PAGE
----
The CornerLoc System for Chronic Pain in the Sacroiliac Joint

woman suffering from lower back pain In this month’s first blog, we got into the sacroiliac joint and problems that can lead to chronic pain. In this second blog, we’re going to detail a new treatment used by Dr. Trujillo to help patients get through this dysfunction in the sacroiliac joint, the CornerLoc™ SI Joint Stabilization System.

Dr. Trujillo uses this minimally invasive surgical option to create stabilization and fusion in the SI joint.

What is the SI joint?

As a quick refresher, the sacroiliac joint connects the sacrum at the base of the spine to the pelvis. The sacrum is the triangular bone at the bottom of the spine, and it connects with the pelvis through two joints on the right and left sides — the sacroiliac joints. These joints act as shock-absorbing structures and typically only move a small amount. When these joints move too much or too little, they can lead to serious pain. This is sacroiliac joint dysfunction.

What is the CornerLoc™ SI Joint Stabilization System?

The CornerLoc™ SI Joint Stabilization System gives us a new option for dealing with SI dysfunction. The CornerLoc™ system is designed to achieve optimal stabilization and fusion with only minimal invasiveness. After careful preparation of the sacroiliac joint, two CornerLoc™ allografts are placed orthogonally within the sacroiliac joint. These CornerLoc™ grafts create instant joint stability and an ideal environment for fusion.

How is the CornerLoc™ SI Joint Stabilization System placed?

Dr. Trujillo places the CornerLoc™ grafts through a posterior approach using two small incisions in the lower back. This provides simple and safe access to the sacroiliac joint. Through the two small incisions, Dr. Trujillo places the two CornerLoc™ allografts within the SI joint and this creates immediate stability. The grafts then begin fusing the two joints.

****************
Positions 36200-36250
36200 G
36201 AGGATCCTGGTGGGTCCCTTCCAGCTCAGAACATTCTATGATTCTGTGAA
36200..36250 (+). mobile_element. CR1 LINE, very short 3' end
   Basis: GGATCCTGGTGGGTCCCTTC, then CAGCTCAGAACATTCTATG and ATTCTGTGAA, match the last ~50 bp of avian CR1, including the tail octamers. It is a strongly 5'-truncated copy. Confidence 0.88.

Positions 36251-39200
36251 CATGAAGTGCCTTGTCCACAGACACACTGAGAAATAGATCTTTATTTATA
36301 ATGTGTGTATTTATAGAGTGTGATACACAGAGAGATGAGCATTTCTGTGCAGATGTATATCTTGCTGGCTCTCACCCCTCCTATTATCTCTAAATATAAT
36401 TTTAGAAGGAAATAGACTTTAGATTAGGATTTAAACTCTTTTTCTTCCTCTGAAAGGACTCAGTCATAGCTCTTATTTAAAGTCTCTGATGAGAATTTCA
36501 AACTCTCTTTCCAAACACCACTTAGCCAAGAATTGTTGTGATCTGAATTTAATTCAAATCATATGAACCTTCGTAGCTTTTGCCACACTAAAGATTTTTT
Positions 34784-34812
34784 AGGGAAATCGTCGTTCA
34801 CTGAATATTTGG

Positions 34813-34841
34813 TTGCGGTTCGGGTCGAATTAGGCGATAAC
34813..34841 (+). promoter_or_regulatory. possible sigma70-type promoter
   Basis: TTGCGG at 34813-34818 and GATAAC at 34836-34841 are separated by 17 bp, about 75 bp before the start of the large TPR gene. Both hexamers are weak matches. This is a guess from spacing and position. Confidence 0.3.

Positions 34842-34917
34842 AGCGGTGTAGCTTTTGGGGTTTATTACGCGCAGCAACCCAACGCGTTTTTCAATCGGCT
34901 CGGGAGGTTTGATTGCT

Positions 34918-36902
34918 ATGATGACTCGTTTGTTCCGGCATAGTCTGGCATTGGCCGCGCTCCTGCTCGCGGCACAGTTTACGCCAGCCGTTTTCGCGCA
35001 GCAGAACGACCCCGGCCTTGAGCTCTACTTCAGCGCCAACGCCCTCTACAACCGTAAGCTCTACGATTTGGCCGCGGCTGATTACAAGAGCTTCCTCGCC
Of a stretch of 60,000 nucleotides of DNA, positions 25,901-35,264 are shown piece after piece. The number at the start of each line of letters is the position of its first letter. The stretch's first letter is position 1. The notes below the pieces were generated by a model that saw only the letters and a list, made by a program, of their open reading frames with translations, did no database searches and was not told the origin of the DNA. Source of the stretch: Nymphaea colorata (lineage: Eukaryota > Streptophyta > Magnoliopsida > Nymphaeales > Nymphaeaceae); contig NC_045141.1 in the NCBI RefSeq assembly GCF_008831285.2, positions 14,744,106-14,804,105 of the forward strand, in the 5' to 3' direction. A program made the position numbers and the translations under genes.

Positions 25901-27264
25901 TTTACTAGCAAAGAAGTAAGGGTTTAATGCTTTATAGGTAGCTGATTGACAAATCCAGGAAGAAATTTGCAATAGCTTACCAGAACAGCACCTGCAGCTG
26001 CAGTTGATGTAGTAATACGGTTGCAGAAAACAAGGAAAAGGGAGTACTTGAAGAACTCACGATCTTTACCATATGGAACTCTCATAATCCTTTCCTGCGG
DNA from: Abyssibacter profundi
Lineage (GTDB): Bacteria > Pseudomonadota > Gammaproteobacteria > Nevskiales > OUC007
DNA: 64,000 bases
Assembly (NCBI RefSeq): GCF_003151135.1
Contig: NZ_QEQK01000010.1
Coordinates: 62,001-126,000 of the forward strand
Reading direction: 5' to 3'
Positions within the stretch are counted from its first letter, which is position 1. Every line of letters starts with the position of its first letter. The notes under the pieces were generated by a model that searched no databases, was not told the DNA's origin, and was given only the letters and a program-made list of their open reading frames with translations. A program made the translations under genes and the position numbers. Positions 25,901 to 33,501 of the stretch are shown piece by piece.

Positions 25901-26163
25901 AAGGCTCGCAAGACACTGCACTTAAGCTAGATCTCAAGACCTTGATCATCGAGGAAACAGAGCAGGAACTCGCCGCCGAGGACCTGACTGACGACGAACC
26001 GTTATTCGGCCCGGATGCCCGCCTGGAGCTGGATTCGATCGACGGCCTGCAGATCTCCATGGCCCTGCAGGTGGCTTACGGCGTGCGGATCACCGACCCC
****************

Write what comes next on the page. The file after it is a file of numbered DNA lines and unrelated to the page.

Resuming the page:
What is recovery like after CornerLoc™ joint stabilization surgery?

These are minimally invasive procedures. Patients are typically walking within hours of their procedure. For the first two weeks, you’ll need to keep your incisions dry and your dressings in place. You won’t drive during this period. After two weeks, you can return to work and perform light duties. For up to six weeks, you won’t lift anything over 10 pounds. There can be some inflammatory pain as your body responds to the allograft, but this isn’t acute pain and doesn’t typically require anything beyond over-the-counter pain medication.

It’s important for patients not to “push” their recovery in any way. You don’t want to squat, jump, or place stress on the sacroiliac joint for that first six weeks. If you are patient, after about 12 weeks you can return to most forms of exercise, such as running or playing tennis.

How successful has the CornerLoc™ SI Joint Stabilization System been?

The FDA approved the CornerLoc triangular titanium implant grafts for sacroiliac joint fusion in 2008. Studies since that approval have shown the system to be very successful in helping patients with sacroiliac joint dysfunction. In those studies, 8 out of 10 patients who have undergone the CornerLoc™ procedure have reported excellent pain relief and functional improvement without serious complications.

If you’re dealing with pain caused by sacroiliac joint dysfunction, the CornerLoc system could be a great treatment approach. Call us at Summit Healthcare Pain Clinic, (855) 768-4968, and let’s see if this new treatment is right for your situation.

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